It’s my blog, so I’m going to indulge myself. Thank you, and you’re welcome…whichever.
I saw this little 4-minute vid pop up this morning and having watched hang gliders do aerobatics on video and in person for at least 15 years or more, I just can’t get enough of the righteous purity of this one.
…Let me set it up for you. First of all, note that the launch is near sundown. Why? You want very smooth air, no thermal activity, as thermals—especially in places like Utah in summer—can wreak havoc on a plan like this. If you hit a 2,000 ft per minute up blast whilst in the dives he’s doing, it could take you to over 10 G. The glider will be A-OK, but he’s not wearing a fighter jock pressure suit.
Next, pay attention to how the energy accumulated from the first dive is miserly guarded throughout (what I love the most). There was the first big dive and throughout the rest of the routine he just goes back to the till for some change here and there. Meaning: he never loses all his built up energy, but goes back in to keep it near the initial level. This is very important for aerobatics under glide, no power. He’s exchanging attitude.
Next, he uses that stored energy at the end of a loop, and not go into another loop (as so very many do), but to do a roll. Realize: the straps he’s hanging from are not rigid. Therefore, he must maintain positive G of 1+ throughout; otherwise he would immediately fall into the glider and that is hit & miss. These gliders are structurally designed to take negative G, but only for their own weight and structure—not a 170 lb guy falling into the sail at a point. Falling into the sail almost always results in a cute deployment (and a broken $6,000 glider).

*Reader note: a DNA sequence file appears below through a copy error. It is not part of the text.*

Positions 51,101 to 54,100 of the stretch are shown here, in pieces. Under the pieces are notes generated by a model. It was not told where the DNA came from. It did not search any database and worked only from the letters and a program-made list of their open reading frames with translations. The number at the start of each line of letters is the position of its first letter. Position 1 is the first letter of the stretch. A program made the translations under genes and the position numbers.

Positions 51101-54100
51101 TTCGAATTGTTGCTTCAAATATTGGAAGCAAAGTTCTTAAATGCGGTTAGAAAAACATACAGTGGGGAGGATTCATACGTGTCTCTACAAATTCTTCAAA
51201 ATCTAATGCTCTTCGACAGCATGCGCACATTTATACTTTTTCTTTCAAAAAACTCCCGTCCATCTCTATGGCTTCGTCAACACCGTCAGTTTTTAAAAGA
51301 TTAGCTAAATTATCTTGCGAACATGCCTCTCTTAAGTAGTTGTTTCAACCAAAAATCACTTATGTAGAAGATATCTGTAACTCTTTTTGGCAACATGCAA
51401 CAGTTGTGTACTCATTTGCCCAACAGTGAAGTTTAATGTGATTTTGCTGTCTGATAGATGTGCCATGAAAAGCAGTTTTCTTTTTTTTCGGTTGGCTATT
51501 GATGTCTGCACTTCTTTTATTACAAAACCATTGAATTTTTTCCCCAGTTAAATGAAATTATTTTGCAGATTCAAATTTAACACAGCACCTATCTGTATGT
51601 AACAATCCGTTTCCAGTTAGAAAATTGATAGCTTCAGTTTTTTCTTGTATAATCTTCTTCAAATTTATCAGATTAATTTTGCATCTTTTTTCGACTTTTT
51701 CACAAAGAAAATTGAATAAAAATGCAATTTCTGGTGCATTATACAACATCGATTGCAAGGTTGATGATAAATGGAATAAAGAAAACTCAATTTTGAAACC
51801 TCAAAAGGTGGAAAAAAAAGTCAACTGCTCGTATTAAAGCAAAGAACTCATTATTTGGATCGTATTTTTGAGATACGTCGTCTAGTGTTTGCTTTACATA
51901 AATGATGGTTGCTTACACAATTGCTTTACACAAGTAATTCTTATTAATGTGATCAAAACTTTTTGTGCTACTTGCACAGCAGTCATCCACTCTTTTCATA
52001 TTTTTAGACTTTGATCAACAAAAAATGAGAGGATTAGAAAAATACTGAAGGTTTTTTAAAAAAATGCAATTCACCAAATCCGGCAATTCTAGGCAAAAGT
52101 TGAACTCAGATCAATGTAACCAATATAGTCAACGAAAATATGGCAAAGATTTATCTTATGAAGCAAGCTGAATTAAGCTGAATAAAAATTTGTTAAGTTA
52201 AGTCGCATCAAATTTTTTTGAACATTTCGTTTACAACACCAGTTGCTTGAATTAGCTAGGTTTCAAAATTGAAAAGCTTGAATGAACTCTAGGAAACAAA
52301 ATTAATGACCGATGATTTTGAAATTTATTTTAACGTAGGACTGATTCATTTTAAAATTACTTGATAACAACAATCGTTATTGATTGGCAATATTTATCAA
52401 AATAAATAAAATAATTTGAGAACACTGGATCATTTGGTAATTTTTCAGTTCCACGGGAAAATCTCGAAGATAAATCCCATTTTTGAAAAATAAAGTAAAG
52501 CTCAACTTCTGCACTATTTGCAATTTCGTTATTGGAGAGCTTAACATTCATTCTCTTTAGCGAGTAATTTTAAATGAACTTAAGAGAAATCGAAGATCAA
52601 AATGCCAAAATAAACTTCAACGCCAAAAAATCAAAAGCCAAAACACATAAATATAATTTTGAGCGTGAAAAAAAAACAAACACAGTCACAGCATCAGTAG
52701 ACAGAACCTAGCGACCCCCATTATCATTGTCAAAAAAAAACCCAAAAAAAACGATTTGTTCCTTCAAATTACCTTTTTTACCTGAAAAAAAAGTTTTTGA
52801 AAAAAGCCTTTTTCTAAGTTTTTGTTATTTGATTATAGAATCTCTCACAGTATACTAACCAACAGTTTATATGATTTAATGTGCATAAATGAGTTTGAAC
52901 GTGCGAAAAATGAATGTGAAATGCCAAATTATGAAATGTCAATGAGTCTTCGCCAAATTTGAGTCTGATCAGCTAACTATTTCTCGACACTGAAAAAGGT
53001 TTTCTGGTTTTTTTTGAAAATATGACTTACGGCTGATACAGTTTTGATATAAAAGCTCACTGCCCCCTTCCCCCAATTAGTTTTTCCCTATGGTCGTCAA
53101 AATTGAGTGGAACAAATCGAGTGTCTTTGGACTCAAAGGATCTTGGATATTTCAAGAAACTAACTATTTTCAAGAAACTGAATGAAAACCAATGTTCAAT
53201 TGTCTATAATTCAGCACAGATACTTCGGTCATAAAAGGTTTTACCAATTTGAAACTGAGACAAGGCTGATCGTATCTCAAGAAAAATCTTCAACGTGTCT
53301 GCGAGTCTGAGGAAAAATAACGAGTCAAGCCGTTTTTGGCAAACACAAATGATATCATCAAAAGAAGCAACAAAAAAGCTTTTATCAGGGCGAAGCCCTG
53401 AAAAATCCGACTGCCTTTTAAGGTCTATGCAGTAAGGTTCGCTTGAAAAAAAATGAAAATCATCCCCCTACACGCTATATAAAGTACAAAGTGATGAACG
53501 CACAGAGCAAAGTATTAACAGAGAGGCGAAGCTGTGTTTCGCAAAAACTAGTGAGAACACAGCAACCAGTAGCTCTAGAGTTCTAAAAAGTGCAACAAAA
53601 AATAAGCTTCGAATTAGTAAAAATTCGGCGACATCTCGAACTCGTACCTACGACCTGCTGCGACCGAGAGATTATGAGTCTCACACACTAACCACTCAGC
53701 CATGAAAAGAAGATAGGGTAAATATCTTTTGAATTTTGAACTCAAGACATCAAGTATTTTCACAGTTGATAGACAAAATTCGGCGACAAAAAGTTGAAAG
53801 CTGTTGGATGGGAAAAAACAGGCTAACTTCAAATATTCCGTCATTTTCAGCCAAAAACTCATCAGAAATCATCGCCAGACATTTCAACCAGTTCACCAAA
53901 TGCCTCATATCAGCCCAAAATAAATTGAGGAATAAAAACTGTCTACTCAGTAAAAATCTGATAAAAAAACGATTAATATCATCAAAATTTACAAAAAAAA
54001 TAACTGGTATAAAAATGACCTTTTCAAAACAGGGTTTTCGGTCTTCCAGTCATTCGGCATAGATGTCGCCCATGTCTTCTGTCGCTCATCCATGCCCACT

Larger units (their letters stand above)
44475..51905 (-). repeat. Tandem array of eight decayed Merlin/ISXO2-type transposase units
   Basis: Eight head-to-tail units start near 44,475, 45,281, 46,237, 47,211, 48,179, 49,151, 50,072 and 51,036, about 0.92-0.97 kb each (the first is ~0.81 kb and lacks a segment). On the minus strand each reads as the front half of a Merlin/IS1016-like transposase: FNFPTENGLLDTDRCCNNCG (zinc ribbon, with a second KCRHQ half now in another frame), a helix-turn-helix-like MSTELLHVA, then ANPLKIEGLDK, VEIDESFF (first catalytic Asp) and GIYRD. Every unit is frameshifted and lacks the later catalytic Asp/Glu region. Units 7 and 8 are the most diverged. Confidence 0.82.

OK, watch the video and then one more thing about it. …About 4 minutes.
Willard with Smokes from Ryan Voight on Vimeo.
Perhaps my favorite thing beyond the R.A “Bob” Hoover-esq thing of keeping 1+ G in a roll, so as to not spill any liquids in the cockpit, was his spin at around the 2-minute mark of the video.
Hang gliders won’t spin on their own. You have to put them in one and hold it (notice how he is fully pushed out). I’ve done these, but not while family is watching because it looks like a spiral dive. As soon as you relax, the glider recovers on its own. Do check that out, about 2m into the video.
As a final note, powered aircraft are fun and I did all my training in a tail dragger, a Citabria. I loved that, because even totally stock, they are moderately aerobatic and so from lesson 1 and way before my solo flights, I was doing spins. Here’s what it looks like.
That’s 28 spins and I’ve done 8 or 10 max (It’s an altitude thing). But the thing is, once you reduce power to idle, bring up the nose to a stall and at the point of stall, kick the rudder right or left depending on which way you want to go, the aircraft just loves the spin and will stay in it so long as you hold the stick back full. Relax that full back stick, kick in a bit of opposite rudder, and recovery is a cinch. Then add power. Fly home.
Alright, so there’s my built up flying indulgence…logged.